The hearing accessibility settings allow for compatible hearing aids to connect directly to the iPad, allow for mono audio instead of stereo, and let you enable subtitles & captioning. I love that the captioning setting applies to multiple apps, so I don’t have to keep remembering to turn it on and off. Captions can help all students comprehend verbal material, so this is a great example of an accessibility setting to use with all students. The mono audio setting is also useful when hooking an iPad into a sound system that will only accept mono audio, it has saved me a time or two when hooking into an unfamiliar sound board for an assembly or event.
General Accessibility Settings
Guided Access is one of the major features available in this category. I’ll discuss that below, but know it’s a great way to keep all students on task when using iPads. There’s also an option to adjust Siri settings, which allows for a user to type a request to Siri or to change how voice feedback happens.
Also important under general accessibility settings is the Accessibility Shortcut setting. This lets you set which of your accessibility settings are easy to toggle on and off by tapping the home button 3 times. For example, I have my personal iPhone set to grayscale for the Accessibility Shortcut, so that I can change the screen display to grayscale with a few taps when my eyes get tired. On my school iPads, I have it set to guided access so I can “lock” the iPad into the app I want students to use.
Guided Access: Keep Students on Task
Guided Access is one of the best and most sanity-saving features of iOS and iPadOS for teachers! It allows for students to have access to technology while keeping them focused on the app they are supposed to be using. Guided Access limits the iPad to one app until a passcode is entered, and even allows for certain areas of the screen to be disabled (to avoid students using certain features). This is especially handy when using iPads as a center, since it allows you to circulate away from the iPad center without worrying what students will get into.
Apple has a simple tutorial for how to set up Guided Access. I also wrote about how I use Guided Access with GarageBand here if you’d like a real-life teaching example. Guided Access has made me much more willing to give students time on iPads, since I can be working with other students and know that they’re on task (or at least in the right app). As long as I’ve thoroughly vetted the app I set them up in, I know students will not be able to access any questionable content while using the music room iPads. This peace of mind is truly priceless!
Getting Started with Accessibility Settings
I really encourage you to just try out some of these accessibility settings if you have an iPad! The best way to learn how to use these settings is to experience them, and to try them out until you find what works. I have been using Accessibility Settings on my iPad for a long time, but I still find new tricks and detailed settings that I didn’t know existed every time I go exploring the accessibility menu.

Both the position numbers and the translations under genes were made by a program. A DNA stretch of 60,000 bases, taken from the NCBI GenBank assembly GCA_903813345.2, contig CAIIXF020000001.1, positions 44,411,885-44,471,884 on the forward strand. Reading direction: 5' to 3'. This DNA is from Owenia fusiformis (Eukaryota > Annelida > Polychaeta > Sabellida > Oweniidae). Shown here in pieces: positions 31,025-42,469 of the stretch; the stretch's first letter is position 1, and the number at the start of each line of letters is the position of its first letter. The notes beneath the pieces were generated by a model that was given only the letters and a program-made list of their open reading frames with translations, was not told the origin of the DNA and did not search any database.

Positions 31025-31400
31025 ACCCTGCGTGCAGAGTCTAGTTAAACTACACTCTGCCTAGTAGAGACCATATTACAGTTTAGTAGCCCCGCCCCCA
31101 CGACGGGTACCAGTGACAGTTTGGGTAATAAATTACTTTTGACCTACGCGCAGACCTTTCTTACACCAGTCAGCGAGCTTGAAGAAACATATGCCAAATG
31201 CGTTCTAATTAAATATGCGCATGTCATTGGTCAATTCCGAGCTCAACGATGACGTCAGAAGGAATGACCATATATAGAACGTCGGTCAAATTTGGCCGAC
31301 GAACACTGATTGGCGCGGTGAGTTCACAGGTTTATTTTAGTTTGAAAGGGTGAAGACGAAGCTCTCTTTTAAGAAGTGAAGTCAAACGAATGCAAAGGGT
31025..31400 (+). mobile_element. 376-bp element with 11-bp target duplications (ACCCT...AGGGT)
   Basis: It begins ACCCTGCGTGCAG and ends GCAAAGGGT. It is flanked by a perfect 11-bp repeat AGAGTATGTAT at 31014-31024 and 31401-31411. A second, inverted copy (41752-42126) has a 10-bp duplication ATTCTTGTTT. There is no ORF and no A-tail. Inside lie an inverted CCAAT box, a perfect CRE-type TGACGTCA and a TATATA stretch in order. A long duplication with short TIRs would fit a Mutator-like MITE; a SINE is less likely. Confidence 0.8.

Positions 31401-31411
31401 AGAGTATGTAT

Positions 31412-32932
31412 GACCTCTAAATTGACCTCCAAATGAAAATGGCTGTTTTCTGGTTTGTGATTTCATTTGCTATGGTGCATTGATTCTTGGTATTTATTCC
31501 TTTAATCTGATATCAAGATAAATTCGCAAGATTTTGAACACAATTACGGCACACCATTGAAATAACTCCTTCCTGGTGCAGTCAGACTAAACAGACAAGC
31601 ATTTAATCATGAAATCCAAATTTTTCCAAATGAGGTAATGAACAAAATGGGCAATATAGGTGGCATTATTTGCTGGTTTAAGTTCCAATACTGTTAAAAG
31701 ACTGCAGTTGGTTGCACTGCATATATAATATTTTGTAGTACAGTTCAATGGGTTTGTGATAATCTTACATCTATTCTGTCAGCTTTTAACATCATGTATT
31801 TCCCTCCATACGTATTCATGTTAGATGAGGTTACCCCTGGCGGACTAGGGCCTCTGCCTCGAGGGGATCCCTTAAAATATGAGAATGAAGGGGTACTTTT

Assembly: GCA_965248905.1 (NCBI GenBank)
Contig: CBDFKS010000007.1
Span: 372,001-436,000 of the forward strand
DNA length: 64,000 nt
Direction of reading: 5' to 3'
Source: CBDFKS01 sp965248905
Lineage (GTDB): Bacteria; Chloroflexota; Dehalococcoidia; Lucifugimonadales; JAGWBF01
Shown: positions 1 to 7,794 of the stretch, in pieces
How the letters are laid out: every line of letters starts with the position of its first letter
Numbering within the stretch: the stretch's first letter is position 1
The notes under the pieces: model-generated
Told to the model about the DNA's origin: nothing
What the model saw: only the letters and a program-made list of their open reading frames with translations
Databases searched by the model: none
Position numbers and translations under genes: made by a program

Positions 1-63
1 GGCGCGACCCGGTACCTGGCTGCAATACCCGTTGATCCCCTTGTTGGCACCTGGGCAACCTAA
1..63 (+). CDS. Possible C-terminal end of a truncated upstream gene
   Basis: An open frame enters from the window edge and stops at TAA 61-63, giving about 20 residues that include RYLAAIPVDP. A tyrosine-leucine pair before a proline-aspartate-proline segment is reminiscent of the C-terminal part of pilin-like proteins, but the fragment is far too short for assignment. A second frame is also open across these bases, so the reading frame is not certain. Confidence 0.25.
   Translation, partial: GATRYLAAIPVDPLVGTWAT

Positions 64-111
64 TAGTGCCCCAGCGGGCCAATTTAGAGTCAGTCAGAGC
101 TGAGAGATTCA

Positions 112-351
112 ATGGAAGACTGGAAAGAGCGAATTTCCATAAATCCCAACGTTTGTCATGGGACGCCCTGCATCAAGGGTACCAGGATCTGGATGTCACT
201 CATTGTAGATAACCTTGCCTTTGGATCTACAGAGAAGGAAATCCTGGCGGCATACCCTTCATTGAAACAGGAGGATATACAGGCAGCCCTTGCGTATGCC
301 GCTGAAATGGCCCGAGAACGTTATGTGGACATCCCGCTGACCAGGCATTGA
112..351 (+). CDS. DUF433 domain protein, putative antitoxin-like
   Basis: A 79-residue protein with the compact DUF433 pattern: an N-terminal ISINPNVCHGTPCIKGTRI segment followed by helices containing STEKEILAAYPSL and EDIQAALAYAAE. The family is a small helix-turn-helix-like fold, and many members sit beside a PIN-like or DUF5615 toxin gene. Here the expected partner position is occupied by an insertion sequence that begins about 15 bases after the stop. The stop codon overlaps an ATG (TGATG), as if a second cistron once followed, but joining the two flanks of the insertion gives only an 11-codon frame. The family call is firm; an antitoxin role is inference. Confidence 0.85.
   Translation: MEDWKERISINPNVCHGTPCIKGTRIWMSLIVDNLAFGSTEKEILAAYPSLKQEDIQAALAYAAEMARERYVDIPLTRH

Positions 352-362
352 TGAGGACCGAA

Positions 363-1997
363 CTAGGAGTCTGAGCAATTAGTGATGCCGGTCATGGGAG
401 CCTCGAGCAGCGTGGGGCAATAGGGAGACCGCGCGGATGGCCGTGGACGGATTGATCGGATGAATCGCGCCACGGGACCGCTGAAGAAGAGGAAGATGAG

Given how much these settings can help our students, it’s important to keep in mind the possibilities of the accessibility settings built into iOS/iPadOS. These settings can make a world of a difference for students with special needs, allowing them to achieve musical skills that otherwise wouldn’t be possible. It is certainly worth taking some time to try these settings out to see what might be useful. The settings have slightly different names and the menu formats may vary in different versions of iOS, but the premise is the same: try out accessibility settings and see what you can do!
Accessibility settings can make iPads even more useful in the music classroom. By understanding how to make iPads work for all our students, teachers can help make sure that everyone has access and opportunities to make music in a meaningful way.
The different accessibility options of an iPad are wide-ranging, and can help people with and without disabilities enjoy using their iPads. From bigger text to guided access for students, iPad accessibility settings can help teachers and students alike.
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About the Writer
Sarah Joncas is a music teacher from Massachusetts, USA. She teaches kindergarten through fifth grade general music, fifth grade chorus, fifth grade band, and percussion ensemble. Before becoming a teacher, she worked with technology and educational software.In 2014, she was named a TI:ME Technology in Music Education Leadership Fellow, which allowed her to attend a music education conference in Texas and explore cutting edge music teaching technology. She has earned degrees in Music Education from the University of Massachusetts Amherst and Boston University. You can connect with Sarah on Twitter or her blog Teaching Music Musings.